NSMKB topics reflecting the first stream are Black Theologies (fto= 2115; one article), Russian Theologies (fto=1921; eight articles), Native American Liberation Theologies (fto=2271; one article), and Native American Theologies (fto=2272; one article). Topics reflecting the second stream are “gospel and culture” (fto=1023; fifty-one articles) and “post-modernism” (fto=853; 19 articles). The ACB listings are focused on the first stream, providing fifty-three annotated articles on Western Theologies; and twenty-one on Western Minority Theologies.
Postmodern Contextualization. Although we offer a few articles, our focus in this segment is links to those sites that offer multiple resources for contextualization in a postmodern setting—though we realize that we have only found the tip of the iceberg. Gospel and Culture follows Lesslie Newbigin’s lead in bringing missiological thinking to bear on communicating the gospel to the contemporary Western world. Several sites focus more on practice and less on theory; when they provide articles, we link to them:
Oceania. The final region for which we provide links is Oceania. The NSMKB topic Oceanic Theologies (fto=2273) has five articles, and the ACB has forty-one annotated articles on Oceanic Theologies (theopac.htm).
The articles we found exploring contextual theology in Oceania include Theodor Ahrens’s “Concepts of Power in a Melanesian and Biblical Perspective” (id=11244), Michael McDowell’s Ph.D. dissertation, “The Contextualization of Cargo Cult Beliefs and the Christian Message in Irian Jaya, Indonesia”, Gani Wiyono’s “Ratu Adil: A Javanese Face of Jesus?” (id=6016) and Michael Frost’s article on postmodern mission in Australia, .
Once again it is easy to see how the Web can provide useful resources, even on topics as narrow as the contextualization of theology. We know that we have not uncovered all the important links to this topic, and we invite you to send us ones we have overlooked.
1. All links start with http:// unless otherwise stated.
2. ACB URLs are referred to only by the individual page name within the site. To reach a specific page, replace the blank at the end of the following URL with the file name given in the article .
3. To save space, topics in the NSMKB will be referred to by the topic number (fto=____) in the body of the article. To reach any topic within the NSMKB, replace the blank at the end of the following URL with the topic number .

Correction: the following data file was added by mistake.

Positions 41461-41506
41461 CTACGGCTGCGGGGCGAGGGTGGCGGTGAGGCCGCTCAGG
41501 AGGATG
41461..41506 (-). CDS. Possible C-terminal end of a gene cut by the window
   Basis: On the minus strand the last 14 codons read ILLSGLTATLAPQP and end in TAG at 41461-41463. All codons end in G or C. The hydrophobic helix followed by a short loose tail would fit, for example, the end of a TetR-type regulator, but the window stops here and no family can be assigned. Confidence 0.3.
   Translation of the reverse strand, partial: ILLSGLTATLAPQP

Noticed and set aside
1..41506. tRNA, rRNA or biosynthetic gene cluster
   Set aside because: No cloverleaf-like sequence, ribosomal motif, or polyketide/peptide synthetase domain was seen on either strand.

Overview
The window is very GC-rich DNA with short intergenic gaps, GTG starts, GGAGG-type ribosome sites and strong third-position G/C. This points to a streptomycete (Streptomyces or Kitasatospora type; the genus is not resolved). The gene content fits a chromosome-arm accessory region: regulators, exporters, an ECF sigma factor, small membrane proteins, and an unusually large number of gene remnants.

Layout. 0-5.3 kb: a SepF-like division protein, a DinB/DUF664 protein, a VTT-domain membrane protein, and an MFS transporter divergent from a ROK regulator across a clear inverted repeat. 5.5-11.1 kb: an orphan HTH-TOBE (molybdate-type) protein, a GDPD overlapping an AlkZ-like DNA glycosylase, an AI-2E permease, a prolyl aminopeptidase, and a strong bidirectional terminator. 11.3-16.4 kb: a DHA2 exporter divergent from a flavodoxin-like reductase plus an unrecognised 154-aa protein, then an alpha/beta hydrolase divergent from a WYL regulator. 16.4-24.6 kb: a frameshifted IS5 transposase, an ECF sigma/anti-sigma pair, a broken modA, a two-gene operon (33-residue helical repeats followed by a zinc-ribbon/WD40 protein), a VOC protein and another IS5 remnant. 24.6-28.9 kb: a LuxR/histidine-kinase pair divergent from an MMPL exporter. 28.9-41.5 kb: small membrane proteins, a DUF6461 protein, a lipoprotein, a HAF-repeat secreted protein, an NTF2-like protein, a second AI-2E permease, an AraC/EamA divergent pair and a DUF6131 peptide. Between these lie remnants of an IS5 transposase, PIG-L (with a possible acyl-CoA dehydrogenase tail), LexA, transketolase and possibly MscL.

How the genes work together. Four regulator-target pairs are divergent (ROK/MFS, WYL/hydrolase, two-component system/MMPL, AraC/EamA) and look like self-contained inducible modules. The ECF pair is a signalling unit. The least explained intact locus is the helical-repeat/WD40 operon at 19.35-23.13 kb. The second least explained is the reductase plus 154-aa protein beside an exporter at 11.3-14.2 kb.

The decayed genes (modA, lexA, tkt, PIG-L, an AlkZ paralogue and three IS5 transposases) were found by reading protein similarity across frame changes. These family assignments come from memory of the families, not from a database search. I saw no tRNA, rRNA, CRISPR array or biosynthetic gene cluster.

4. To save space, articles in the NSMKB will be referred to by the article number (id=___) in the body of the article. To reach any article within the NSMKB, replace the blank at the end of the following URL with the article number .
5. All documents marked with an * are available by subscription to the NSMKB premium section.
6. A link to an article does not indicate agreement with the theology expressed; our intention is to provide samples of the types of Web resources that are available.
Scott Moreau is editor of EMQ and chair of Missions and Intercultural Studies at Wheaton College Graduate School (Wheaton, Ill.). His e-mail address is A.S.Moreau@wheaton.edu, and the Wheaton Missions Department Web address is www.wheaton.edu/intr.
Mike O’Rear is the president of Global Mapping International (Colorado Springs, Colo.), which is dedicated to providing access to information for church and mission leaders, especially in the Two-thirds world. He also serves as Lausanne senior associate for information technology. His e-mail address is firstname.lastname@example.org, and the GMI Web address is www.gmi.org/.
EMQ, Vol. 40, No. 3, pp. 374-379. Copyright © 2004 Evangelism and Missions Information Service (EMIS). All rights reserved. Not to be reproduced or copied in any form without written permission from EMIS.